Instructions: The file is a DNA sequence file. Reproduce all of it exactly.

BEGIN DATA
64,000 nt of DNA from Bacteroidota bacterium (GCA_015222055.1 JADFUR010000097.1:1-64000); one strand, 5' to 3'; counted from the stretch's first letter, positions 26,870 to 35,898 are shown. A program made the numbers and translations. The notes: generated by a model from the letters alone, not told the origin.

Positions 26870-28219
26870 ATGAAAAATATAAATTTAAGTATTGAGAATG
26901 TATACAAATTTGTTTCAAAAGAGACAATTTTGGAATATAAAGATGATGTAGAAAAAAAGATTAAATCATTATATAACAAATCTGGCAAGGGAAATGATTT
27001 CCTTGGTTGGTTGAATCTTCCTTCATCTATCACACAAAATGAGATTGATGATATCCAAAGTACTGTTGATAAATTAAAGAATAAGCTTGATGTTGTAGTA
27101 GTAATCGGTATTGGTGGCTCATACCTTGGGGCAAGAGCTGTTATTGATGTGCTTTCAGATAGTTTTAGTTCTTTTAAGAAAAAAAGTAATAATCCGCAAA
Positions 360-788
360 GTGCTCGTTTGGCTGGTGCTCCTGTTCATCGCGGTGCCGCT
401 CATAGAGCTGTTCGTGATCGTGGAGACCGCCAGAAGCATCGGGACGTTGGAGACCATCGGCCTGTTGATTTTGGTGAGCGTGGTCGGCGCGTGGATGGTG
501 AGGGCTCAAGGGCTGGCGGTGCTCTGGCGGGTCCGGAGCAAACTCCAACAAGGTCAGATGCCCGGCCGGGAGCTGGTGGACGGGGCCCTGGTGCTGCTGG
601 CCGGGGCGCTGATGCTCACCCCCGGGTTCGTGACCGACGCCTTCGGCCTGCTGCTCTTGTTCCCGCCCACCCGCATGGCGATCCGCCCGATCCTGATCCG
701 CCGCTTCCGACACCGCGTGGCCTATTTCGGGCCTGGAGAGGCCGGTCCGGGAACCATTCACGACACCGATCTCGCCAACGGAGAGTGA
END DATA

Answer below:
64,000 nt of DNA from Bacteroidota bacterium (GCA_015222055.1 JADFUR010000097.1:1-64000); one strand, 5' to 3'; counted from the stretch's first letter, positions 26,870 to 35,898 are shown. A program made the numbers and translations. The notes: generated by a model from the letters alone, not told the origin.

Positions 26870-28219
26870 ATGAAAAATATAAATTTAAGTATTGAGAATG
26901 TATACAAATTTGTTTCAAAAGAGACAATTTTGGAATATAAAGATGATGTAGAAAAAAAGATTAAATCATTATATAACAAATCTGGCAAGGGAAATGATTT
27001 CCTTGGTTGGTTGAATCTTCCTTCATCTATCACACAAAATGAGATTGATGATATCCAAAGTACTGTTGATAAATTAAAGAATAAGCTTGATGTTGTAGTA
27101 GTAATCGGTATTGGTGGCTCATACCTTGGGGCAAGAGCTGTTATTGATGTGCTTTCAGATAGTTTTAGTTCTTTTAAGAAAAAAAGTAATAATCCGCAAA
Positions 360-788
360 GTGCTCGTTTGGCTGGTGCTCCTGTTCATCGCGGTGCCGCT
401 CATAGAGCTGTTCGTGATCGTGGAGACCGCCAGAAGCATCGGGACGTTGGAGACCATCGGCCTGTTGATTTTGGTGAGCGTGGTCGGCGCGTGGATGGTG
501 AGGGCTCAAGGGCTGGCGGTGCTCTGGCGGGTCCGGAGCAAACTCCAACAAGGTCAGATGCCCGGCCGGGAGCTGGTGGACGGGGCCCTGGTGCTGCTGG
601 CCGGGGCGCTGATGCTCACCCCCGGGTTCGTGACCGACGCCTTCGGCCTGCTGCTCTTGTTCCCGCCCACCCGCATGGCGATCCGCCCGATCCTGATCCG
701 CCGCTTCCGACACCGCGTGGCCTATTTCGGGCCTGGAGAGGCCGGTCCGGGAACCATTCACGACACCGATCTCGCCAACGGAGAGTGA